Mounting the Engine

The most important thing to remember when mounting your engine is that the arms that the engine bolt to must be in the same plane.  If the arms are distorted, there is a good possibility the engine will be damaged.  There may also be excessive vibration that can damage radio equipment, the airframe or cause fuel foaming.

Most commercial mounts can be used as is, although some have arms that are slightly distorted due to cooling effects on the plastic after the mount is pulled from the mold.  A few minutes with a sanding block will put the arms in the same plane.

I recommend using stainless steel, socket head bolts for mounting the engine to the mount and the mount to the firewall.  Many kits and ARF's come with soft steel, slot-head or Phillips bolts that should simply be discarded.  A flying buddy recently had two bolts shear on his profile fun-fly ship.  Stainless steel hardware is much stronger and only marginally more expensive.

Another problem that occurs is difficulty engaging a driver straight into the bolt because there is something in the way.  This usually results in a distorted head which makes the bolt very difficult to remove.  Ball drivers are excellent in this situation which is why I recommend the socket head bolts.

Assemble the engine and hardware in this order:

  • Place the engine in the mount.  Ensure that it sits flat on the beams without having to force the beams apart.

  • Slide a lock-washer on the bolt.

  • Slide a flat washer on the bolt.  This washer will prevent the bolt from galling the lugs on the engine.

  • Put the assembly through one of the holes in the engine lug.

  • If you tapped the mount, then thread the bolt all the way in until it just becomes snug then back off the bolt one turn.

  • If you chose not to tap the mount, then slide a flat washer on the bolt where it exits the bottom of the beam and then thread on a lock nut until the it just becomes snug.  Back it off one turn.

  • Repeat these steps until all four bolts are in place.

  • Tighten each bolt securely.

 
 

Attaching the Engine Mount to the Firewall

The back of the engine mount and the front of the firewall must be flat.  Plywood supplied in kits is never flat and I have actually sanded through a lamination of the plywood while flattening the firewall.  Use a good sanding block and a circular sanding motion to "hone" the firewall perfectly flat.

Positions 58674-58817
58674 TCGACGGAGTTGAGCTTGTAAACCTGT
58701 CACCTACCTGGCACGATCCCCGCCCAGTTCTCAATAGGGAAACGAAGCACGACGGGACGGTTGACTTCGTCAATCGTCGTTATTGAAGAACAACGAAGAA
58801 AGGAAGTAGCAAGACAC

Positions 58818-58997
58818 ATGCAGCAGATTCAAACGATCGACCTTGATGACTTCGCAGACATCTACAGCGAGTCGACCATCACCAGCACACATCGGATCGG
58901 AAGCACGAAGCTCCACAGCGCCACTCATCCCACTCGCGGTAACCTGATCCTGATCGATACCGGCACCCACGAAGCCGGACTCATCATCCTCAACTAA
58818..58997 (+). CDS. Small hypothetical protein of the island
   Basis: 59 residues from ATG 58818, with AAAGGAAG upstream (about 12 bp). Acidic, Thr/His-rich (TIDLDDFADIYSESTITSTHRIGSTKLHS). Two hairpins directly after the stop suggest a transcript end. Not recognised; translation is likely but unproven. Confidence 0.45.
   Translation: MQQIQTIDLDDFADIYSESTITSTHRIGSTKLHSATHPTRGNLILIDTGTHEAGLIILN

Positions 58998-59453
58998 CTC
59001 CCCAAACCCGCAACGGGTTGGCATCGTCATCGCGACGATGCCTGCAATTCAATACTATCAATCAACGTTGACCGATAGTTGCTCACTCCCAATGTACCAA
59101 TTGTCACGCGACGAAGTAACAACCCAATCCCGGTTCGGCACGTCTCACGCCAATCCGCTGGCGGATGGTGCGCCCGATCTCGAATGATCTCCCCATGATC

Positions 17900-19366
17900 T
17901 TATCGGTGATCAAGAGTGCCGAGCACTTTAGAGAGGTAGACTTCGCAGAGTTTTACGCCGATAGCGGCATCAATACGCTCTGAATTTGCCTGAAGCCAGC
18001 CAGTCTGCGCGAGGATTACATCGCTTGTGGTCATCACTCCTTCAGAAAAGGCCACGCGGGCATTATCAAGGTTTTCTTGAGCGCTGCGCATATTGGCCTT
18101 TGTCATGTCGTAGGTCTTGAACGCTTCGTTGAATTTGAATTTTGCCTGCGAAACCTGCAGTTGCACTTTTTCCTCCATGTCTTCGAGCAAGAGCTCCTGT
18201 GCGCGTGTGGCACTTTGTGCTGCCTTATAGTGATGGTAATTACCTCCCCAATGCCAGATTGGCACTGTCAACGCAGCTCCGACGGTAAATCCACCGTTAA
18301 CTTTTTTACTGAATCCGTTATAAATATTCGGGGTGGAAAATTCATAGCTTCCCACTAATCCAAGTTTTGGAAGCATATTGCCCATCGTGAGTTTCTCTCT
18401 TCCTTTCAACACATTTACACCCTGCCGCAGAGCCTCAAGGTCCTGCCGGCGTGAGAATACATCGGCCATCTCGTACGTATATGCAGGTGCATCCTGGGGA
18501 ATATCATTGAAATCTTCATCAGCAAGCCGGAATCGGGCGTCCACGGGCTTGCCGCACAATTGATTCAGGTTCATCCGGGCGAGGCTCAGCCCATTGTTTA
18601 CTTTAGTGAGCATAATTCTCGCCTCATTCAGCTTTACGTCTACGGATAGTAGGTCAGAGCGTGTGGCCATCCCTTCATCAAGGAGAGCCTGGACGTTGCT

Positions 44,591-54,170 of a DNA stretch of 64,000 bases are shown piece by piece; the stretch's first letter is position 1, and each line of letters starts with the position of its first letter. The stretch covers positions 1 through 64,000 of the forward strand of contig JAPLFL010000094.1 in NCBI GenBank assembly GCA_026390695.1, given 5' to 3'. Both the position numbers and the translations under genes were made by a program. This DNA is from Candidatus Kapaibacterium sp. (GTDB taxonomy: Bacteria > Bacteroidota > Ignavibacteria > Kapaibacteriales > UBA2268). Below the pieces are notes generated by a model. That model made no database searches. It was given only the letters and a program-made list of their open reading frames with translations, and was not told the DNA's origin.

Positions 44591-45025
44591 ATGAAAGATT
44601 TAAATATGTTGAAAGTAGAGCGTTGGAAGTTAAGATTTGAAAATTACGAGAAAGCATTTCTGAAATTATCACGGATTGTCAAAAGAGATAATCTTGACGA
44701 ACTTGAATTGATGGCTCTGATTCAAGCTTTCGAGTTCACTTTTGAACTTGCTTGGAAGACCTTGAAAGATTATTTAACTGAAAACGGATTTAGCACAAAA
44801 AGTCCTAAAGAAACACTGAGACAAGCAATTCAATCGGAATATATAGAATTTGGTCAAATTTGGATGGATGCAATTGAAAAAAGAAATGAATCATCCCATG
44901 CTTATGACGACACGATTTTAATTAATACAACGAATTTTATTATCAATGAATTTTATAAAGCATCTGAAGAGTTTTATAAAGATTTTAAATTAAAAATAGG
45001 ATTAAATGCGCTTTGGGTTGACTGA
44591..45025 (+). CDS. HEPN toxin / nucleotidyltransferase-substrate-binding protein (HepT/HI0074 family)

Be sure to sand the back of the mount as well.  Be careful not to sand in an unintentional thrust adjustment.  Plastic mounts always have areas of the mount that are lower.  I don't worry about getting the entire back of the mount flattened to the lowest part.  I just get most of the perimeter flat.

The blind nuts for the engine mount are easy to install before the firewall is glued in place.

It is always easier to build the firewall before it is glued into the fuselage.  Set up everything that will be on the firewall including the engine mount, throttle linkage, and if used, the nose gear and steering linkage.  Also drill the holes for the fuel lines to pass through and be sure to sand them smooth so they do not cut the tubing.

Blind nuts are installed on the back of the firewall to install the engine mount.  It is difficult if not impossible to get to these nuts after the aircraft is completed, so using hex nuts is not an option.  I have complete confidence in blind nuts and never had one strip out.

If the holes the blind nuts go into are too large, the nuts can start to pull into the firewall when the bolts are tightened.  I usually drill the holes for the blind nuts slightly undersize and then tap them in place with a small hammer.

A simple way to rotate and engine mount on the thrust line

I was trying to find the position where the muffler would exit the bottom of the fuselage along the centerline of my Sig Smith Miniplane.  While this is not a difficult task, I had to keep rotating the engine while trying to keep it centered on the firewall and on the thrust line.

To be really precise, I would have to measure the engine mount and draw a diagram.  I wasn't up for all of that.

My solution was to drill a shallow (1/8" deep) 1/16" hole in the back of the engine mount and then drill another shallow 1/16" hole in the center of firewall.  A short 1/16" music wire pin is inserted in the hole in the firewall.

A simple way to rotate and engine mount on the thrust line

Now all I have to do was set the engine mount on the pin and rotate the mount without worrying about it remaining centered.  When I like where it is, I simply mark the locations for the mounting bolts and drill the holes.

 
 

Engine Thrust Line Adjustments

If your aircraft needs a thrust adjustment, then use washers between the mount and the firewall for test flights.  Permanently replace the washers with a wedge sanded from plywood when you are satisfied with the thrust adjustment.  Fuel proof the wedge and bolt it between the engine mount and the firewall.

If you continue to use washers, they will sink into the plywood firewall over time, change the thrust setting and allow the bolts to loosen.  A wedge is also superior to washers because it fully supports the engine mount.

The back of the propeller should be on the centerline of the aircraft viewed from above and on the thrust line in side view.  Many designs have right and down thrust.  If the engine has right thrust, then the engine should be moved toward the left side of the firewall (looking from the cockpit) to put the back of the propeller on the centerline of the aircraft.

If the engine has down thrust, then the engine should be moved up on the firewall.  When the engine is located properly, mount the cowl so that it matches the engine.

Important! Never change the thrust line of the engine to match the cowl.  Instead, the cowl should be matched to the engine.

Also see

 
 

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Types of Model Aircraft Engines
Setting up the Throttle Linkage

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Copyright 2003 Paul K. Johnson